AV is easily understood as Audio-Visual but as a defining term is as broad as Electronic music. Ian Andrews is a theorist and AV artist whose work as a member of Subvertigo VJ collective melded video surrealism with a playful activism present to this day throughout independent dance parties and cultural festivals like Electrofringe. He defines contemporary audio-visual art as a live performance practice that, while culturally informed by the parallel history of experimental and expanded cinema, is structurally and conceptually derived from developments in sound and musical practice through the twentieth century.
Although the terminology “audio-visual” suggests that sound and vision might share equal importance, AV derives its “language” from music. In most cases AV work is concerned with formal compositional structures, of time and rhythm, which are closer to music than to specifically cinematic or visual art codes. (Andrews, 2009)
While AV works may address the performing body, the narrative text, the image in motion or stasis and structural / spatial definitions both virtual and actual, a focus on the consistent application and deployment of repeatable patterns and structures separate AV from Theatre, Dance and Cinema. Media objects in AV work often consist, of looped sections of sound and vision, deployed in a structural pattern or stacked to form an audio-visual collage. As with electronic music performance, this structure allows the composer to direct their material towards a near infinite number of stylistic choices.
Contemporary audio and visual practice also share a material status; the electronic signal in wire, or data. (Andrews, 2009) Bill Viola concurs, stating in ‘Sound by Artists’ that the video camera “as an electronic transducer of physical energy into electrical impulses, bears a closer original relation to the microphone…” than the mechanical / chemical process of film. (Lander & Lexier, 1990, p. 49) This notion of transducence, a transfer from one energy form to another, is central to a definition of AV as it is a modern, digital practice where analogue input, no matter the form, is converted to data. The focus is placed on the signal, both the source and result of the data, not the performer, who engineers the real-time manipulation of aural and visual data into an output. This projected output is not merely the by-product of a mathematical process; it suggests a third signal, a communication signal or meaning. The source data can be pre-rendered and streamed or transformed and received in real-time and could be representative of anything at all. The Semiconductor duo use seismic data as a source for their “Earthquake Films” and “Strata” (2007) and Steina Vasulka has developed the performance work “Violin Power” over 30 years, with the constant source being that of her violin. The contextualisation of both works feature a visible or pre-empted demonstration of the specific transformative process. The source signal and resultant signal can also be looped into one another, in a feedback system similar to anyone who has pointed a video camera at a live monitor of itself. This trait has been explored and extended by Steina and Woody Vasulka in the 1970’s and in the present day with the closed circuit work of Botborg.
This focus on the transforming signal is another point of departure from related performative media; one that often problematises the nature of AV performance. Weiß contends that the “…narrow contemporary definition [of visual music]… emerges live in public venues” and is not a product of the studio. Where audiences identify a performance by the movement of performers, an expectation is readily shattered when the focus of performance is not a human body, but a transforming signal. The clash between embodied and disembodied modes of performance exists also for the live “electronic” musician and some AV performers employ musical controllers as performative enhancements, in order to extend their ability to transform the signal, and as a way of physicalising their interactions for the audience. The video itself has been used as a way of distancing the performer from traditional performance as well. Via email correspondence Tom Ellard explains: the “visuals distracted from the people on stage. We were against people looking at us ‘performing’ which seemed a bit ‘rock’.”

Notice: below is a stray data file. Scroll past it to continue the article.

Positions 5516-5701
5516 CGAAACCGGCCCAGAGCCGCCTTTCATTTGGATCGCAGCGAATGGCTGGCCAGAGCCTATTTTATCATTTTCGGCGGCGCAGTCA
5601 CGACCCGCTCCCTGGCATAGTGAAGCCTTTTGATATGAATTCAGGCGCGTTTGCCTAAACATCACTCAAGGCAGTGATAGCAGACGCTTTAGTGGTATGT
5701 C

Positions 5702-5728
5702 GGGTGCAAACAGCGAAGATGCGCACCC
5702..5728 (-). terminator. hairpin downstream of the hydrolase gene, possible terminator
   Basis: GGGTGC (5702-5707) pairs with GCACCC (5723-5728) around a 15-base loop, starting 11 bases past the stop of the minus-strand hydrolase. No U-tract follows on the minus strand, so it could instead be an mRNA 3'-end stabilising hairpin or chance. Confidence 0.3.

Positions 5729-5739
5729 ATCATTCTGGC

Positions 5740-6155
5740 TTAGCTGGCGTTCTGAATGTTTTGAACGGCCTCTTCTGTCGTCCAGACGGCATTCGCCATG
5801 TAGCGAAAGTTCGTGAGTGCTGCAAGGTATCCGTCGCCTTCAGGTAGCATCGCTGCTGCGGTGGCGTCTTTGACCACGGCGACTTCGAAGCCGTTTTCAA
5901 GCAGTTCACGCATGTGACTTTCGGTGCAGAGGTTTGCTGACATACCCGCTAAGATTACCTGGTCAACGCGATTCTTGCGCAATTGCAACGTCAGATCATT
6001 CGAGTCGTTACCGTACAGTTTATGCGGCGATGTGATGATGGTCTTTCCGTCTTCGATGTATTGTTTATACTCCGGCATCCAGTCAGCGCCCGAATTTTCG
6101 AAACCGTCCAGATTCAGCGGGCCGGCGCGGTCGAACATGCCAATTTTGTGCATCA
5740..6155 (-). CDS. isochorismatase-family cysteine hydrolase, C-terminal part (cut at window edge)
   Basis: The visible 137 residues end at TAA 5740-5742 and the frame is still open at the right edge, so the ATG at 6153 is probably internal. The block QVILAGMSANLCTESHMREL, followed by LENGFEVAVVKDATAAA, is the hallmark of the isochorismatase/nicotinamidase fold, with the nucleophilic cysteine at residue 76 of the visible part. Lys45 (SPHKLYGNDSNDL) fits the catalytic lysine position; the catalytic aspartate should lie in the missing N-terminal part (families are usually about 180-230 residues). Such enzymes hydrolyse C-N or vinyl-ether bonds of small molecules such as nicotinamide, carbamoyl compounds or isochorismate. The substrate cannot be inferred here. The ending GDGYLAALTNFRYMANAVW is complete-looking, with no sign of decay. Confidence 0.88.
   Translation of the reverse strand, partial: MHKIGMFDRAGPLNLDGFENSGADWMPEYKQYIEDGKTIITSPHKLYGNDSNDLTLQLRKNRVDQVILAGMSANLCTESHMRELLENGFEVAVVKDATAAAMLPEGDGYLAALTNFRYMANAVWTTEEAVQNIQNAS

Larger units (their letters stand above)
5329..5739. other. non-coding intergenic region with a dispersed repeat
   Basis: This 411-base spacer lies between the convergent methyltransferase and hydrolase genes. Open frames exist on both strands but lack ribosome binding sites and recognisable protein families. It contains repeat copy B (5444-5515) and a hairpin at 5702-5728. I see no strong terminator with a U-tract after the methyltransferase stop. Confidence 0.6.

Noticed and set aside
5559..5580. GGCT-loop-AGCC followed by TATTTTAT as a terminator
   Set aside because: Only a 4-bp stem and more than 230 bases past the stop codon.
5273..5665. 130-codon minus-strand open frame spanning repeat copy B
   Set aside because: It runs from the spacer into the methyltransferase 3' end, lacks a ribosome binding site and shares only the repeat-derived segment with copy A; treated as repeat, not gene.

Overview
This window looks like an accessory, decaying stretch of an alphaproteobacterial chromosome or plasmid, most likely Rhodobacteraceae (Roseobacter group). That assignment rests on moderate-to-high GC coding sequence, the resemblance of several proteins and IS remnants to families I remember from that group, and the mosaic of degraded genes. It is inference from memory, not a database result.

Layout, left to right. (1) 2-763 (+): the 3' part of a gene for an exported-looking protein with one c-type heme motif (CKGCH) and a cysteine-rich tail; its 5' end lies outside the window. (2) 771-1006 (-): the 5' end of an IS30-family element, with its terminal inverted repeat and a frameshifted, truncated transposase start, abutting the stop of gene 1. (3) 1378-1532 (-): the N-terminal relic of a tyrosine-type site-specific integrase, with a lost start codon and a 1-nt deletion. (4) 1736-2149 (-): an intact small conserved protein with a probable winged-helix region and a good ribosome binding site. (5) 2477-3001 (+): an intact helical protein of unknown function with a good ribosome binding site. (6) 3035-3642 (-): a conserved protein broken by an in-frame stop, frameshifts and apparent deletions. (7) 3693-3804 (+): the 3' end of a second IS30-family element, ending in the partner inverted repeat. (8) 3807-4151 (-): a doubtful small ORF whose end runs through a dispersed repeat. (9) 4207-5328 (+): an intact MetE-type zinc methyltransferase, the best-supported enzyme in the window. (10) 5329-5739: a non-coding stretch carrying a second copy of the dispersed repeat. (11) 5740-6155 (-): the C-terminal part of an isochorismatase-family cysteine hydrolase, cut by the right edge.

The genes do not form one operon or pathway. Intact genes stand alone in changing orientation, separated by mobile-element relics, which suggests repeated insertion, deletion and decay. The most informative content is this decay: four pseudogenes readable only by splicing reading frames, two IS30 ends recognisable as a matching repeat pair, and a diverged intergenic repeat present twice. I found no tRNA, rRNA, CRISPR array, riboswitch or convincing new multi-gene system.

Perhaps the closest cousin to AV performance is that of the Video Jockey or VJ. Arising alongside the growth of Rave culture, they share a parallel history and many artists, like Tom Ellard, cross over between modes. They certainly share a number of performative elements and the emphasis on improvisation in VJ form has moved the form towards sophisticated use of musical and non-musical controllers, controlling the construction of pseudo-narrative texts in an emergent form that is evolving away from its DJ origins, towards ‘Live Cinema’.
At this point the primary distinction is that AV performance has its foundation in live and composed audio practices, and in the manipulation of sound and video objects. Ian Andrews contends that VJs are concerned with a visual foundation and the interaction their visuals have with a DJ or predefined musical track. As a performance practice it draws less from musical practice than from live broadcast television; the original VJ movement sourced their gear from discarded remnants of broadcast Video editing equipment. The influences stem not so much from Cage, Varese or Wagner but from the work of video artists, like Nam June Paik and the Vasulka’s, who also contributed to the development of various enhancements in broadcast television including the use of video synthesisers as a means of generating motion graphics.